Monday, April 28, 2008

Lyrical Fonts at ALBA (Lebanon)

By Antoine Abi Aad

Under the supervision of Aurore Abi Nader Beaini, The Academie Libanaise des Beaux Arts, ALBA, University of Balamand, explored typography, untraditionally. 30 students of advertising, after four sessions spread on four weeks, presented their work to the jury on the 18th of April.
The purpose of the project was to perceive typography beyond mere printing of traditional graphic exercises. The class was divided into 5 groups of student, each one exploring one typeface through one piece of music: Times/ Pieces for Bandoneon, Evan Lurie; Bodoni/New Soul, Yael Naim; Helvetica/Magic Flute, Mozart; Gill/Take Five, Dave Brubeck; and Frutiger/Orly, Jacques Brel. The students were: GHAZZAOUI Marya, HANNA Ramy, KHOURY Elyse, KOLEILAT Wissameddine, MOUSSA Carmen for Times; HAJJ Elsy, NOHRA Maya, RMEILY Rana, TANNOUS Tonie, TENN Georges for Bodoni; ABDELSAMAD Rayan, ABDO Daniella, ABOU SAAD Nancy, ACHKOUTI Stéphanie, ASMAR Christian, BOUSTANI Yasmina for Helvetica; CHALHOUB Joseph, EID Wissam, HADDAD Leslie, HADDAD Pia, HAIDAMOUS Cyril, HAMED Linda for Gill; and BASSIL Zeina, BOUSTANY Myriam, BOUSTANY Naël, FADDOUL Rana, GHALI Michèle for Frutiger.

Through amusing sequences of interacting games, the group of Times (picture 1 & 2) treated a song without lyrics, Pieces for Bandoneon. Though inspired by movie the way things go, the final project was far different from the original inspiration, since all tricks were done through/by typography.

The group of Bodoni travelled through a 3d typographical animation with the song New Soul. Back to reality, they transcribed the animation into an installation were people can also travel in it, feeling typographical spaces.

Helvetica group pointed to the usage of Arial by Microsoft instead of Helvetica used by Mac Apple. They interpreted the matter as a crime, where Helvetica assassinates Arial with an apple in a parody of Hitchcock’s Psycho; it was a creative and funny way of connecting it to the crime of the Magic Flute. The whole animation was done with typography. After the animation, the students moved the public to the crime scene, all done with typography as well.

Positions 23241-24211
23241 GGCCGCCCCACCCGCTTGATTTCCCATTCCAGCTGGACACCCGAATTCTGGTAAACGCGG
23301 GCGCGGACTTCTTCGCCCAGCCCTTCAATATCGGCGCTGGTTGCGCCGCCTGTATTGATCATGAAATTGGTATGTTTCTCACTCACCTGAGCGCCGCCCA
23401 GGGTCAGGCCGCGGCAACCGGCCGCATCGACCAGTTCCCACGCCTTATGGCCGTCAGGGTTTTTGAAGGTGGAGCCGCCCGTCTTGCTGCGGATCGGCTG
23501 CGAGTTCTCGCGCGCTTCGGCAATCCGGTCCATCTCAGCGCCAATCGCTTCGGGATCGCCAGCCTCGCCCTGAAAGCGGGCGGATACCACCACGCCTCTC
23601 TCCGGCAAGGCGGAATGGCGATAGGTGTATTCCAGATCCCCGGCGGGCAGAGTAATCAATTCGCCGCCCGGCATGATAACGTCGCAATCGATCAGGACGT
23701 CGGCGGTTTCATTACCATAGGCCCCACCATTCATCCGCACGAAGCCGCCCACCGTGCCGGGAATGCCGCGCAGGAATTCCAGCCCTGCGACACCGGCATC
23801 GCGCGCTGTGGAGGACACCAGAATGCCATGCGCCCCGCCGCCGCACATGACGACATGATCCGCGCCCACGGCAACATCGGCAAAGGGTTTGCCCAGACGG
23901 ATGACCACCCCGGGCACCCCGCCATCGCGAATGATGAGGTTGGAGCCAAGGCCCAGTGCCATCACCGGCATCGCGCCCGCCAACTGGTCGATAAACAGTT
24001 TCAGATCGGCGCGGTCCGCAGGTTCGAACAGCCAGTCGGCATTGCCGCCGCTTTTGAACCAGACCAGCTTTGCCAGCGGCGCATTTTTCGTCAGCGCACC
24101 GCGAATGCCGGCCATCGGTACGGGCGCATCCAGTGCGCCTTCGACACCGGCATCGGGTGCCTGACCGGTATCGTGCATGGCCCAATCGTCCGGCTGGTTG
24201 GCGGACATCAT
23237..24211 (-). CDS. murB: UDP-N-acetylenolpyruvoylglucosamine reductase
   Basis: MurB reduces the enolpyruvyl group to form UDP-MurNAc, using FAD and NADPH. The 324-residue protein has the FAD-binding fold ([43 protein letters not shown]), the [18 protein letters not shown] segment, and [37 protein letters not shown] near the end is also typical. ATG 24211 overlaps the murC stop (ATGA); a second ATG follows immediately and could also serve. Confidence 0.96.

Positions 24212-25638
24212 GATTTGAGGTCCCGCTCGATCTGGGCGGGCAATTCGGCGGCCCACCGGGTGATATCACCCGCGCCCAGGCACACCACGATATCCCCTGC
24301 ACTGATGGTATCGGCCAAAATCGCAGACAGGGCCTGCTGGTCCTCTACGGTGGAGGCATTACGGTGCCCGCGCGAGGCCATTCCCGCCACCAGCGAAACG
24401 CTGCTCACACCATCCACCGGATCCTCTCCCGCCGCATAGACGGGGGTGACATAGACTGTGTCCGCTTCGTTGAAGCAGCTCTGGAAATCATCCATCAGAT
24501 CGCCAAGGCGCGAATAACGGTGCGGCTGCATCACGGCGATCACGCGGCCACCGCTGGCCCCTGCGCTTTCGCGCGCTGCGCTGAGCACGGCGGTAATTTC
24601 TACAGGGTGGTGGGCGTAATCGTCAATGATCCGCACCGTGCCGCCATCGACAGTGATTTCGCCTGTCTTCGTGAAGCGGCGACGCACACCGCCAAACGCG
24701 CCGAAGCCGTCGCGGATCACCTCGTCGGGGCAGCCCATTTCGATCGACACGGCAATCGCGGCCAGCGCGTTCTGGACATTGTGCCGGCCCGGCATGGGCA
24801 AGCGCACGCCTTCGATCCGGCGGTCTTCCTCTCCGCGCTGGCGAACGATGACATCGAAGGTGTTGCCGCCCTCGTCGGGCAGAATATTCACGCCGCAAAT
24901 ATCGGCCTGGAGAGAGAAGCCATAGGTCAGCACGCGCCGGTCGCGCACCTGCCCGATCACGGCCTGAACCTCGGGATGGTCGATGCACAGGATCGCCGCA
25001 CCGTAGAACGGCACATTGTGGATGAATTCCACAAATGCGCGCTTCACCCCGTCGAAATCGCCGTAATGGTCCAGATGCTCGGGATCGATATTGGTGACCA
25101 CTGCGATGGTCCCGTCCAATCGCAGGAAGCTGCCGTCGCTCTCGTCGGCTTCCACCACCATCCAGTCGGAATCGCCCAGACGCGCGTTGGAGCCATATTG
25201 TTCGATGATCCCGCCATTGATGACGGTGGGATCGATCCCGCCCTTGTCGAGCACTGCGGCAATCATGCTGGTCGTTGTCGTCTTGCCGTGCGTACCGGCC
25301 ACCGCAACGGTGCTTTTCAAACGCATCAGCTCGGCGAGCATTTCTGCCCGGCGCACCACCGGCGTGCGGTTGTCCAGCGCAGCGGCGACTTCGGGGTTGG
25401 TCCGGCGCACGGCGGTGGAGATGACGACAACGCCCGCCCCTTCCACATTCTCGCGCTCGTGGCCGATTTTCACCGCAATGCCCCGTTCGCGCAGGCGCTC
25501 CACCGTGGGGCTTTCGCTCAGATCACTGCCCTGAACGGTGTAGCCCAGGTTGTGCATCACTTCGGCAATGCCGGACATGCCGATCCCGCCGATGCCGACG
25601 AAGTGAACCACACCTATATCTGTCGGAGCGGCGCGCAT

Gill typeface was illustrated as an orchestra, where each instrument was a letter. Executed in 3d, the arrangement of letters permits a sphere to travel for a short time, passing in/on/through the letters to land on the electricity switch and light up the word idea. The concept symbolizes the brainstorming process to arrive to an idea and it also points to the 5 minutes break when Dave Brubeck and his group composed the song Take 5.

Frutiger/Orly based their concept on a key-sentence of the song “la vie ne fait pas de cadeaux”, which means “life does not offer gifts”. The students chose a Christmas tree where the gifts best lie, and the same time, the tree symbolizes the best place for lovers to meet. The whole tree was covered by Frutiger letters “v”, “i” and “e” composing the word “vie” (life).

ALBA is looking forward to exhibiting this project in the near future.

Friday, April 25, 2008

The Fear of the Muslim Doctor

The following article in the British Medical Journal created controversy. Based on the report ‘Scientific Training and Radical Islam’ published by an Organisation called Centre for Islamic Pluralism it rings alarm bells over the so-called radicalisation of professionals of Muslim background working in the West. It specifically highlights doctors for the nature of the caring professions and the privileged standing they enjoy in traditional societies. It also places its concerns in the context of the attacks on Glasgow airport carried out by a small group of junior doctors in training at British hospitals which coincided with the preparation of the report. The BMJ article received passionate responses from medical professionals, some praising it and others criticizing its premise and its conclusions while a third group felt it did not go far enough in challenging the religious dogma. Whatever your views it makes for interesting reading.

Radical Muslim doctors and
what they mean for the NHS
Irfan Al-Alawi, International Director (London),
Stephen Schwartz, Executive Director (Washington, DC)
Centre for Islamic Pluralism
BRITISH MEDICAL JOURNAL [London] Views & Reviews

The disclosure that the leading alleged conspirators in last year’s bombing attempts in London and Glasgow were Muslim doctors sent a shockwave through the worldwide non-Muslim public. The same question was asked everywhere: how can those who are trained to heal turn to terrorism?
Our organisation, the Centre for Islamic Pluralism, has compiled a report, Scientific Training and Radical Islam, which we were preparing when the London and Glasgow events occurred.